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I met a man at Streamsong with long white shorts and an unhurried gait named Ric Kayne, a private investor from Los Angeles who has hired Doak to build him an oceanfront course in New Zealand. Kayne considered nobody else for the job, and he figured out for me what the Renaissance Cup really is: a Star Trek convention for the green-acres crowd, populated by Doakies. Not that there weren't BC-ophiles there too. For instance, for the second course at Cabot, Cowan-Dewar hired the original revolutionaries, Coore and Crenshaw. Crenshaw found the Star Trek analogy amusing. He reminded me that Mark James, his counterpart at the '99 Ryder Cup, was a Trekkie.
When I talked to Brad Klein, the architecture critic for Golfweek, he compared Doak with John Coltrane and Coore-Crenshaw with Artie Shaw, references I am beginning to understand after a visit to iTunes. Coltrane seems to be making stuff up as he goes, and Shaw seems to have thought about the music every which way before deciding on a route.
Klein's main point about Doak and Coore-Crenshaw is that they got into the business in the 1980s committed to certain unmanicured principles rooted in golf's wasteland past. (Doak cannot even feign interest in overwatered country-club golf.) They stayed true to their mission statements even as others got far more work. And now they have seen the pendulum make a swing in their rugged direction.
Coore and Doak did the routing of the 36 holes together and because of that Doak refers to the Red as "Bill's course." Tact is not his strong suit. (Authenticity is.) Crenshaw, the most humane of elite golfers, has known and admired Doak for decades, and he accepts the whole package. "Tom is fierce in his views," Crenshaw said the other day. "It stems from his wonderful knowledge. He has softened his edges a bit over the years, but artists can be a little difficult to get along with. It can't have all been smooth sailing with Alister MacKenzie, either." MacKenzie, designer of Cypress Point, is a hero to both of them.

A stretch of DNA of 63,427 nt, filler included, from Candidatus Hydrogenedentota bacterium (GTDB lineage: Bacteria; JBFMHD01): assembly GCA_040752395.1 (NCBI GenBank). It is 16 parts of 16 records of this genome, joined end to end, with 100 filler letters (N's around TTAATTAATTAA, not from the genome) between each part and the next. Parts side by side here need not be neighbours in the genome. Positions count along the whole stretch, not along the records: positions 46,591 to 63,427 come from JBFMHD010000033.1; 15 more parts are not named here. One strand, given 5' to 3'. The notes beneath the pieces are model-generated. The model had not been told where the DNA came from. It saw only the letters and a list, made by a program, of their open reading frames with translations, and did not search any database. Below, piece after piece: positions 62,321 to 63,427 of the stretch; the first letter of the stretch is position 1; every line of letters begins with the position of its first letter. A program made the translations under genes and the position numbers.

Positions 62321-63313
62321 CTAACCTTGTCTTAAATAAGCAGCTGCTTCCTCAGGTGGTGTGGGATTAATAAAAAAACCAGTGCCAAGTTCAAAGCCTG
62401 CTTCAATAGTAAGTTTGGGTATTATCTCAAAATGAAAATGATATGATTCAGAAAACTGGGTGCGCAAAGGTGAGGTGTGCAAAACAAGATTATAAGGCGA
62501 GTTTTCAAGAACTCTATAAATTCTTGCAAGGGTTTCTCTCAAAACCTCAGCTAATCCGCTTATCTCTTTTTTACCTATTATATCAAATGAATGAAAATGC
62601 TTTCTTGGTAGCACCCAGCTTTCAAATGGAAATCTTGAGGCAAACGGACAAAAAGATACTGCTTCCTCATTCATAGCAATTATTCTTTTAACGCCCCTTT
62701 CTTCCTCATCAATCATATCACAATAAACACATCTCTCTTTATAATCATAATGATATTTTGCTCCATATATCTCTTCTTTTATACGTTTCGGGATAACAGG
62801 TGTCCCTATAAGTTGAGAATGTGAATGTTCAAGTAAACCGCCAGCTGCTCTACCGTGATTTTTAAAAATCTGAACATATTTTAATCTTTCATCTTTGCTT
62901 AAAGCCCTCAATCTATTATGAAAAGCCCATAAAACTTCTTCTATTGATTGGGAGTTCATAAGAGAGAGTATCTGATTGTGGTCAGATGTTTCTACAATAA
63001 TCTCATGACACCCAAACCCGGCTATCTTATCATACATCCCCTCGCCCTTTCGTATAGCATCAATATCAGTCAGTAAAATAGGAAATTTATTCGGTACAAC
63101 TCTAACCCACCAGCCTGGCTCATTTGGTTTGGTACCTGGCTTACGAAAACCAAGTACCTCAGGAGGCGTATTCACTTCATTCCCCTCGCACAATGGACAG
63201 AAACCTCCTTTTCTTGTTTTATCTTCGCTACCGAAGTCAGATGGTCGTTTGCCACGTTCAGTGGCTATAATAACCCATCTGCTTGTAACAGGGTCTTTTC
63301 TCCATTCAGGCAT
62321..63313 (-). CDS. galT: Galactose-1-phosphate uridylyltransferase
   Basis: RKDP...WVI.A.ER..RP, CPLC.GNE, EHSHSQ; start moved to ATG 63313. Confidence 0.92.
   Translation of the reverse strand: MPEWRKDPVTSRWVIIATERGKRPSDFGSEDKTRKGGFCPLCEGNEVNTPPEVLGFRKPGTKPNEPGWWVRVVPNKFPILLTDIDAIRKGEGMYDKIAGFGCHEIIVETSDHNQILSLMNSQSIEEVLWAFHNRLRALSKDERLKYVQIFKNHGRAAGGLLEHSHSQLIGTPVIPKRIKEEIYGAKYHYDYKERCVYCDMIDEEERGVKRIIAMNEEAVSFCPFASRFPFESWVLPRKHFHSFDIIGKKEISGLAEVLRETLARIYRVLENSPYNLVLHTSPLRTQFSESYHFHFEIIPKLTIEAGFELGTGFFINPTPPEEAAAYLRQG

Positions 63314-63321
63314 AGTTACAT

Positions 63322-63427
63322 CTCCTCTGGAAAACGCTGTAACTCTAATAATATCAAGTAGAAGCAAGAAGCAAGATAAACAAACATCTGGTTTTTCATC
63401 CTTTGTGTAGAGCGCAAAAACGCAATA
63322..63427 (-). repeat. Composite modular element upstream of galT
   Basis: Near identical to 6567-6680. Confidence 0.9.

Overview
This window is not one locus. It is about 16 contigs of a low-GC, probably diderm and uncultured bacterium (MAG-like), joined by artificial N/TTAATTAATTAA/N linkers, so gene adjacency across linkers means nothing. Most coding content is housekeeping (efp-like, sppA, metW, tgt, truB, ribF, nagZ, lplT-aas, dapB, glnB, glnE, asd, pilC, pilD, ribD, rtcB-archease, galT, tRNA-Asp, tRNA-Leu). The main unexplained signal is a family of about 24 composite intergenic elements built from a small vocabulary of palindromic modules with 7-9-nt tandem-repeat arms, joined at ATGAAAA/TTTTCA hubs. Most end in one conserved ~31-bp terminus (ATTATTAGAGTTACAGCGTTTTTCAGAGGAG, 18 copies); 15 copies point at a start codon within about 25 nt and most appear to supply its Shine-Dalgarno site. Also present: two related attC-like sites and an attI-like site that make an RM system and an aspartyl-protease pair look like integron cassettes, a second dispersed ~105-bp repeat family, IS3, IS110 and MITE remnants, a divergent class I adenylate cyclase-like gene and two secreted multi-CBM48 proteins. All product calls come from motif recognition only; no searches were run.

"We had a friendly competition at Streamsong," Crenshaw said. "Our crew would peer over a hill and see what they were doing, and they would do the same with us. It was fun. His bunkers—my God, they're beautiful." We'll see what Ben says after he actually plays out of them.
Crenshaw is social by nature and Doak is not, but the Renaissance Cup is a home game for Doak and therefore different. At a communal Sunday night dinner in the beautiful, modern rectangle of a clubhouse, Doak spoke to his people, maybe 200 of them, about his admiration for Streamsong and the men and women who built it. He laughed at things I didn't understand and urged us to play the Himalayan Golf Course in Nepal. I sat with one of my favorite people in all of golf, my colleague John Garrity. The room could not have been warmer.
The Renaissance Cup is played as a series of nine-hole, two-man better-ball matches. My partner, Mike Donald, and I lost our first match to Garrity and his partner, Jim O'Neal, the head pro from the Meadow Club, near San Francisco. Through the happenstance of loss and fate, Mike and I then played 18 holes with two people we did not know, the guy in the white shorts (Kayne) and his partner, a superb golfer from Los Angeles named Terry Quinn. Over the course of our four or five hours together, we shared stories, dreams, histories, observations. It was intimate.
I told Doak about our unexpected experience. He wasn't surprised. "You all love golf," he said. "That's the first thing. You love golf in cool places, that's the second. You were in a place where you could relax, where you could let your guard down."
I asked Doak if there were places where he could do that. He thought about it. "At Ballybunion. Lahinch. Bandon Dunes." This kind of conversation doesn't come easily to him. "You know: places that bring out your emotion."
Emotional impact of golf experience. That's not a category course raters are required to summarize with a number, not that I've heard. Should it be? I don't know. I will defer to those who study these matters. You, maybe. In the meantime, I'm planning a return trip to Polk County.